Because they could present a nearly rigorous proof of the existence, particle physicists were virtually certain that the LHC should discover the Higgs boson or something that plays the same role and should be called the Higgs boson, anyway – and the LHC did so. On top of that, most theoretical particle physicists found it more likely than not that the LHC would see something new on top of the Higgs boson, and it did not see those things. The arguments in favor of such additional physics were of a probabilistic character – because naturalness only produces "soft" statements of the probabilistic character. Ten years ago, I estimated the probabilities of BSM physics at the LHC to be around 50%. The percentage of papers that talked about some physics was obviously much higher than 50% but that's simply because one can't write too many meaningful papers about "nothing". That's a "publication bias" that implies that the percentage of papers about some topic doesn't reflect the probability believed by the scientists that the "topic exists".

However, there is nothing "totally impossible" about the absence of Beyond the Standard Model physics in the LHC data (so far) but according to the methods used by the competent people, such an outcome looked rather unlikely to most phenomenologists and it still looks rather unlikely that the desert would continue to energies of the FCC collider. We simply don't know whether the Standard Model works at the FCC energies and to find out is an obvious goal of the FCC. Both continuation of the Standard Model and its breakdown are possible.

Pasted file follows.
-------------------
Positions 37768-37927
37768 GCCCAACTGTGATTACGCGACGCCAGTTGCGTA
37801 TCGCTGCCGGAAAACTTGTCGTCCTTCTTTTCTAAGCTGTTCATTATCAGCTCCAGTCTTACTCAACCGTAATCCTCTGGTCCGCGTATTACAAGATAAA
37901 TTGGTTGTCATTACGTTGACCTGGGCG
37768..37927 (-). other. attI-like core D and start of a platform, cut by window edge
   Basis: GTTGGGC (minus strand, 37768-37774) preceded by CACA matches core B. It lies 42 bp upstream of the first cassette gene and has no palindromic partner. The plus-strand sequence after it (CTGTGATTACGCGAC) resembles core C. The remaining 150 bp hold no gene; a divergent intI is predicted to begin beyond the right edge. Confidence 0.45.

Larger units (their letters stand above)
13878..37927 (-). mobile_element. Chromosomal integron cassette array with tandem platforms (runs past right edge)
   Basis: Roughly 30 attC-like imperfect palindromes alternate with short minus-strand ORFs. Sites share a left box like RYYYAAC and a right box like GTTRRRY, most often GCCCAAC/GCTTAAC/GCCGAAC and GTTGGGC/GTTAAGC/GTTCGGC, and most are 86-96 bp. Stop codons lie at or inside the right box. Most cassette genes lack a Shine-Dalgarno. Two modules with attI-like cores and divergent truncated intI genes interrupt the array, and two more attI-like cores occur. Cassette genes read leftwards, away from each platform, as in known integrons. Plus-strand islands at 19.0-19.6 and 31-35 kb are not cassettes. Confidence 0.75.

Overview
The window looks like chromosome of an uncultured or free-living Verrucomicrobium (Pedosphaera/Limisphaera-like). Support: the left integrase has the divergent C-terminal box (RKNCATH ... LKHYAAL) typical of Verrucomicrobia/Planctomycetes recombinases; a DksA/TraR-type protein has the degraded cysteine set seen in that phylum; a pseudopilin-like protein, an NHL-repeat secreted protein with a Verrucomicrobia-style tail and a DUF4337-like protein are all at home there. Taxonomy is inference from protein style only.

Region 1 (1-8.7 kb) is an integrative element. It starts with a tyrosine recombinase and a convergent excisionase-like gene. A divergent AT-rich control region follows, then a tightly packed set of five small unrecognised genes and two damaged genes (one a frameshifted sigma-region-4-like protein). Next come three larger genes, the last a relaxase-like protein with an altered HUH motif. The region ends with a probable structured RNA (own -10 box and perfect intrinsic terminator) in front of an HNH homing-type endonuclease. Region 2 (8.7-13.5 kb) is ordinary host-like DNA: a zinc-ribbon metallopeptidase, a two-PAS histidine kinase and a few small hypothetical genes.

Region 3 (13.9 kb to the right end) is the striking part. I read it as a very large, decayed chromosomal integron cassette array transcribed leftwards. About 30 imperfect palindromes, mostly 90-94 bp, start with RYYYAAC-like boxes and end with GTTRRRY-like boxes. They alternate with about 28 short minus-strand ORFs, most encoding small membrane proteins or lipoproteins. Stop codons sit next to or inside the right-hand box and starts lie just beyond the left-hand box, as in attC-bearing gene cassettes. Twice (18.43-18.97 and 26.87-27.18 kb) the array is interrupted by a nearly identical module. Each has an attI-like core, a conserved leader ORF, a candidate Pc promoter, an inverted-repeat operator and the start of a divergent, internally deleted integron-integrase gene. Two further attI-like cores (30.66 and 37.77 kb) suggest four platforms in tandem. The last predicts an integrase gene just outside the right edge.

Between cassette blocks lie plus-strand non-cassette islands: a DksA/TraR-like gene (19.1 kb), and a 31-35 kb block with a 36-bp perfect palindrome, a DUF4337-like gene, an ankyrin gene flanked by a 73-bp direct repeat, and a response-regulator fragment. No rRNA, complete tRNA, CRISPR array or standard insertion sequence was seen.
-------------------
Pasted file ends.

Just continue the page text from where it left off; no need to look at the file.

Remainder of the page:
OK, the verb "promise" is totally idiotic because scientists aren't politicians and they don't "promise"; because no important scientists were actually "promising" anything to the public, they were just expressing their totally legitimate scientific expectations about what is likely and is unlikely to happen (and scientists simply have to have the right to say what they believe about science, especially their own field); because the uncertainty undoubtedly existed; and because these things are not the business for the general public, anyway.

Now, the first verb in the sentence, "failed", is absolutely moronic, too. The verb "fail" means that someone is going to do something, it may end up with results of two possible kinds, "positive" and "negative" ones, the someone is doing something that may affect the outcome, and the final outcome ends up being the "negative" one.